Amputee overcomes odds to ‘get the job done’

| May 5, 2017 | 0 Comments
SCHOFIELD BARRACKS, Hawaii -- Staff Sgt. Justin Hollenbach (left), a provost marshal sergeant, explains physical security requirements with Sgt. Manuel Rodriguez (right), a unit armor, both assigned to Headquarters and Headquarters Company, 2nd Infantry Brigade Combat Team, 25th Infantry Division, on Schofield Barracks

SCHOFIELD BARRACKS, Hawaii — Staff Sgt. Justin Hollenbach (left), a provost marshal sergeant, explains physical security requirements with Sgt. Manuel Rodriguez (right), a unit armor, both assigned to Headquarters and Headquarters Company, 2nd Infantry Brigade Combat Team, 25th Infantry Division, on Schofield Barracks

Story and photos by
Staff Sgt. Carlos Davis
2nd Infantry Brigade Combat Team Public Affairs
25th Infantry Division

SCHOFIELD BARRACKS — The military is a very physical and demanding occupation, and Soldiers who choose to continue to serve after a combat-related injury can face overwhelming odds.

Such was the day March 15, 2005, when a young sergeant in the U.S. Army, deployed in Baghdad, Iraq, met up with his team and briefed them on their daily mission. After conducting their pre-combat checks and inspections like numerous times before, they loaded their vehicles and departed their Forward Operating Base.

Approximately 30 minutes later, their convoy of vehicles was engulfed in smoke and dust. The gunner was left unconscious and the young sergeant experienced a short surreal silence amidst the crowded streets of Baghdad.

Staff Sgt. Justin Hollenbach is now currently a provost marshal sergeant assigned to 2nd Infantry Brigade Combat Team, 25th Infantry Division, and he is an amputee who decided to continue to serve his country after receiving a life-changing injury after his vehicle was struck by an improvised explosive device, or IED.

“When our convoy was hit, I didn’t know I was injured,” said Hollenbach. “I was more worried about my Soldiers and ensuring they were safe.”

Everyone survived that day due to quick thinking, courage and genuine camaraderie that develops from a combat deployment.

Facing a year of intensive rehabilitation training, at Brook Army Medical Center, and a series of tests to convince the Army to retain him in his current military occupational specialty, Hollenbach overcame the odds.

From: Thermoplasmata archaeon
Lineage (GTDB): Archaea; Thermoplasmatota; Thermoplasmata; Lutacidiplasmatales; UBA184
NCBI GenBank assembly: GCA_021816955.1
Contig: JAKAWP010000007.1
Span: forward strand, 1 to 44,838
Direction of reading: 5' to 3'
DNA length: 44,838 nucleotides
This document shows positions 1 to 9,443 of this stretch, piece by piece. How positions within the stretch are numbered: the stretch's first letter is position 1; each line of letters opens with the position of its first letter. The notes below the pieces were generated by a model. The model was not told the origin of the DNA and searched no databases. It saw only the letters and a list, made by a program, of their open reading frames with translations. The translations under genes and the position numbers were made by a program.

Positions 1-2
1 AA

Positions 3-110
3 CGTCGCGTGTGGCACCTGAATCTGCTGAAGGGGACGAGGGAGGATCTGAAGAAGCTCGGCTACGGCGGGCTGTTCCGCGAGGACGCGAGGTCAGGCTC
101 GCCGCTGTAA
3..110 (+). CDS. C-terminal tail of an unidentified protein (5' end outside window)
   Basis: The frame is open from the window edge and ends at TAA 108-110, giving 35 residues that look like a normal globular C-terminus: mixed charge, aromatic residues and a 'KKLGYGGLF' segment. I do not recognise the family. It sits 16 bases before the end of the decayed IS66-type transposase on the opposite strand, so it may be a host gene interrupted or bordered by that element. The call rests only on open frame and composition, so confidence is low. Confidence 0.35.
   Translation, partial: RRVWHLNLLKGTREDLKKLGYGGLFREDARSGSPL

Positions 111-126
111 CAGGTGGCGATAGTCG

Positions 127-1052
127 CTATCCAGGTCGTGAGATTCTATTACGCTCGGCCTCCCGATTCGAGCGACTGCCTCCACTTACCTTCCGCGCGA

“I decided to stay in since the Army took really good care of me when I was in the hospital,” he said. “I wanted to give back and teach others, so what happened to me doesn’t happen to others.”

According to Hollenbach, having a positive attitude is the major factor when adjusting to a new situation or facing a life-changing injury.

“When I first got to rehab and met with other amputees, it was all about joking with each other about the injuries,” he said. “Laughter was the best medicine when we were getting used to a life-changing injury and learning how to adjust to a new situation.”

Leaders who have worked alongside Hollenbach describe his work ethic and military experience unmatched.

“Hollenbach has the character and work ethic equal or better than some of the best noncommissioned officers I’ve worked with in the Military Police Corps,” said Capt. Derrick Lytle, an MP provost marshal assigned to 2IBCT. “He uses his institutional knowledge, vast experience and resources to provide expertise and guidance to all battalions and brigade staff. In all aspects of his position, he wants to be where the unit needs him and doesn’t let his leaders’ concerns or training conditions limit him from being effective due to his injury.”

Some of Hollenbach’S accomplishments since his injury are completion of three phases of Noncommissioned Officers Professional Development Courses, the Army Basic Instructor Course, the Evasive Driver Course, the Antiterrorism Course, Drug Abuse Resistance Education Instructor Couse, the Police Bike/Boat Certification, and the Gang Resistance Education and Training Instructor Course.

For Hollenbach, being an amputee doesn’t bring limitations; however, it allows him to show everyone that there are other ways of doing things.

“I (believe) that I have inspired some Soldiers, since they don’t want to be outdone by a one-legged guy,” he said. “I don’t really have limitations in my mind. I just have to try everything and find out how to do it differently, so I get the job done.”

 

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Category: Leadership, News

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